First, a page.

What does the reporting of a seemingly innocuous measure like training hours tell us about a company’s management quality and material value generation from human capital?
Picking up on the theme of the recent post by my colleague, Stuart Woollard, about ‘pricing governance’ into company valuations and the general issue of what companies choose to include in their annual reports, I demonstrate below just how much insight can be gained from these so called “pinpricks of light” and how they affect the underlying value of an organization.
Let’s start with the the most obvious question: why do companies produce any reports for public consumption? We generally assume they do so either because they are required by company law or choose to report on matters that they believe presents the company in a favourable light. The pinpricks tend to be from areas they are least willing to reveal. If these assumptions hold true then anything a company chooses to tell us about its ‘human capital’ is probably something they are happy to publicise. So why is there so little mention of human capital data in the vast majority of annual reports from our OMI listed companies?
One pinprick regularly included is the number of training hours per employee. In the case of the “Nestlé’ in Society Report” for 2014 we find that their “Average hours of training per year per employee per category” was 28.8. So what can we deduce or infer from this statistic?
First, it is worth asking how that particular figure was determined because measuring training hours is highly problematic and misleading. Nestlé’s note tells us that it “Covers approximately 85% of all employees through a combination of manual submission from the markets and the training system.” In reality, their training hours figure probably only refers to specific hours recorded for those who attend courses; either in a classroom or in front of a screen. Also, its reference to a “training system” is likely to refer to a computerised booking system of who went on which courses. This is where illumination really begins.
If Nestlé employs learning and development professionals, then it should use more precise language to explain what it is spending on ‘training’. For example, “teaching” and “training” are two entirely different processes. Teaching is primarily about imparting knowledge, while training is about giving people skills to do a job. ‘Training hours’ does not reveal anything about how well an employee has been taught, whether it has given them the capability to do their job better or what value it has added. Ironically, Nestlé’s voluntary reporting here turns out to be a negative indicator of human governance when put under an OMR analyst’s microscope.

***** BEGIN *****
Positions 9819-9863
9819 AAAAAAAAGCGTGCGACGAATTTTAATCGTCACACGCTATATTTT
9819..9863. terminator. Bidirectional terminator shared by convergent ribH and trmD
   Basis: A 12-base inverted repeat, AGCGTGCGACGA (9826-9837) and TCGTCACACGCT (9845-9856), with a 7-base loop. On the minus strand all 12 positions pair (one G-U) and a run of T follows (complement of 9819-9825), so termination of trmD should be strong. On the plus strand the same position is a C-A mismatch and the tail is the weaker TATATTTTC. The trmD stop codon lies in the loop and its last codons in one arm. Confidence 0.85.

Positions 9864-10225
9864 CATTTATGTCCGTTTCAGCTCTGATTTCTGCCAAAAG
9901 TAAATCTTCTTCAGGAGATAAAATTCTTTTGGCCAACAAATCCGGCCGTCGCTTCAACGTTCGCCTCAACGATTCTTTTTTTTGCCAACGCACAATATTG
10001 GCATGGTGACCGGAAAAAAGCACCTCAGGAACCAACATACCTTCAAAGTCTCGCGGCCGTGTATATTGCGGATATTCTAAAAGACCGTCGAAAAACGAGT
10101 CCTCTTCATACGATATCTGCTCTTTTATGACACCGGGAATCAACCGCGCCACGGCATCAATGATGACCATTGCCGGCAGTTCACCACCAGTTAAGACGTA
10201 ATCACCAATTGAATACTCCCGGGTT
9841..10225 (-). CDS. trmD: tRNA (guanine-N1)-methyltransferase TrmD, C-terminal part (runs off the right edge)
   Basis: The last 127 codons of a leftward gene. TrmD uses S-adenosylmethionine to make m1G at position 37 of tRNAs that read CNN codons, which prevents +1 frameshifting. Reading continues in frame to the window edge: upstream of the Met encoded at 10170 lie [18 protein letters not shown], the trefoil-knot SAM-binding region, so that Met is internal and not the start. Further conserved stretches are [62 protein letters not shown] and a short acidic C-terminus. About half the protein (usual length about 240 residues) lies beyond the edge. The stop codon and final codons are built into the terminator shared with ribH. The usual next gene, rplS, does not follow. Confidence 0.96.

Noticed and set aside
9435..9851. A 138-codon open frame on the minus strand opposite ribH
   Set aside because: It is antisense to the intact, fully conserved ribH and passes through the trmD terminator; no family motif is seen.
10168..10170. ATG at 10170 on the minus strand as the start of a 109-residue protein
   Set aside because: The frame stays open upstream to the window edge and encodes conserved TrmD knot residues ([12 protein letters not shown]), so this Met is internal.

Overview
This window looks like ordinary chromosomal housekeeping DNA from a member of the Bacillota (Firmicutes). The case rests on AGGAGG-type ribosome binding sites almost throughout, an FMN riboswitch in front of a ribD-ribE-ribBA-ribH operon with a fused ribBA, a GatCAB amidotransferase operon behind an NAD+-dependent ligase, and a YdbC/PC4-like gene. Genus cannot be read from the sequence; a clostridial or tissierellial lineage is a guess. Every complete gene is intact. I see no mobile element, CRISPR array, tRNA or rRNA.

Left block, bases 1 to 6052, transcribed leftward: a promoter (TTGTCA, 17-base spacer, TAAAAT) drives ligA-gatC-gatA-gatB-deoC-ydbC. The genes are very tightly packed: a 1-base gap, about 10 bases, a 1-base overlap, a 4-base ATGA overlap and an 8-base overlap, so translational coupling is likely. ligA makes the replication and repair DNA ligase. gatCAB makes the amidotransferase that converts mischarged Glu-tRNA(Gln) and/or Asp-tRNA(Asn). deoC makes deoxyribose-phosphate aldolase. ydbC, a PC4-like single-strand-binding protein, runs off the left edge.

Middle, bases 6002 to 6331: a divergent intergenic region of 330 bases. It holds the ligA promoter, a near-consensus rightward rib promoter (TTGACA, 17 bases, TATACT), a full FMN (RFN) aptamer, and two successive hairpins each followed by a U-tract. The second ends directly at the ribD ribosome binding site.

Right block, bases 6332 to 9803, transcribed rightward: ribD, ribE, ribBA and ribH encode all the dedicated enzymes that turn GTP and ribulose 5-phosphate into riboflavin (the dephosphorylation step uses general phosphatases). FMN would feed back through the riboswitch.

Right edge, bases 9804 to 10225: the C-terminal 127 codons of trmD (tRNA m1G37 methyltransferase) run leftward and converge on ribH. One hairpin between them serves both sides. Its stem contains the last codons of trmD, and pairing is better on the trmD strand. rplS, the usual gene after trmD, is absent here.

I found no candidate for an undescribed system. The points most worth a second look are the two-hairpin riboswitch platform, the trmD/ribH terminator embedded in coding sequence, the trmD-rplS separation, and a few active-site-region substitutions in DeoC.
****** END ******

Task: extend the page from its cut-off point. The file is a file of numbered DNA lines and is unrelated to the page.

So what could reassure shareholders’ about Nestlé’s governance and human capital management capability in this respect?
Rather than measuring input (training cost) and activity (hours) Nestlé should be measuring outcomes (what did employees do with what they learned?) and value (how much has Nestlé’s financial performance and market value likely to have increased as a result of its investment in learning?). More importantly, does Nestlé know what a learning system is and how this drives value? If they reported that they had recently created one, and it satisfied our standards, then this would immediately improve their OMR (currently BBB-).
One key element in that system would have to be a business appraisal of all investment in employee learning. For example, OMS advises on how company employees can improve margins. A company can utilise a basic introduction to simple tools, which takes no longer than 2 hours, and has a very specific aim of ensuring every single employee learns how to work together to improve the company’s operating margin by 1% point. If Nestlé dedicated just 2 hours, out of its average of 28.8, to this objective how much value would it add? Our view is already published in OMS’s a very recent Nestlé Research Note. Here is just a short extract:
“Nestlé’s current operating margin is 11.80%[i]. Chart 1 below highlights operating margin among other comparator firms. Reckitt Benckiser currently receives our highest rating for this sector and produces the highest margin (Op Margin 25.39%; BBB+). Even companies on the same rating, such as Unilever, currently produce significantly more margin (Op Margin 16.38%; BBB-)[ii].
Nestlé’s big opportunity
From 2013 to 2014 Nestlé’s operating profit margins fell from 14.18% (CHF 13.068 billion) to 11.90% (CHF 10.905 billion). Research conducted by OMS LLP, in conjunction with the Maturity Institute[iii], shows that organizations below a BBB- level of maturity have huge gains awaiting them if the Executive team adopts a strategy to utilise mature HCM practices. In Nestlé’s case, we are confident that an extra 5-10 percentage points on operating margins are achievable within 2 to 3 years. Based on Nestlé’s 2014 figures, a 16.90-21.90% operating margin would equate to an additional operating profit of CHF 4.58 to 9.16 billion.”
It should be of great concern to all investment researchers and analysts, that the default rating for companies on OMS’s scale is a ‘B’; a lowly point 8 on a 22-point scale that mirrors standard credit ratings. When it comes to training practices, over 95% of companies adopt the same methods and still choose to measure training hours rather than anything meaningful in terms of company valuation. Any investment managers with holdings in Nestlé (or indeed for most other companies) might want to raise this point.
Of course, training hours is just one among a myriad of pinpricks that we analyse in this way. If you would like to know more then please contact us.
[ii] Yahoo Finance at 3 November 2015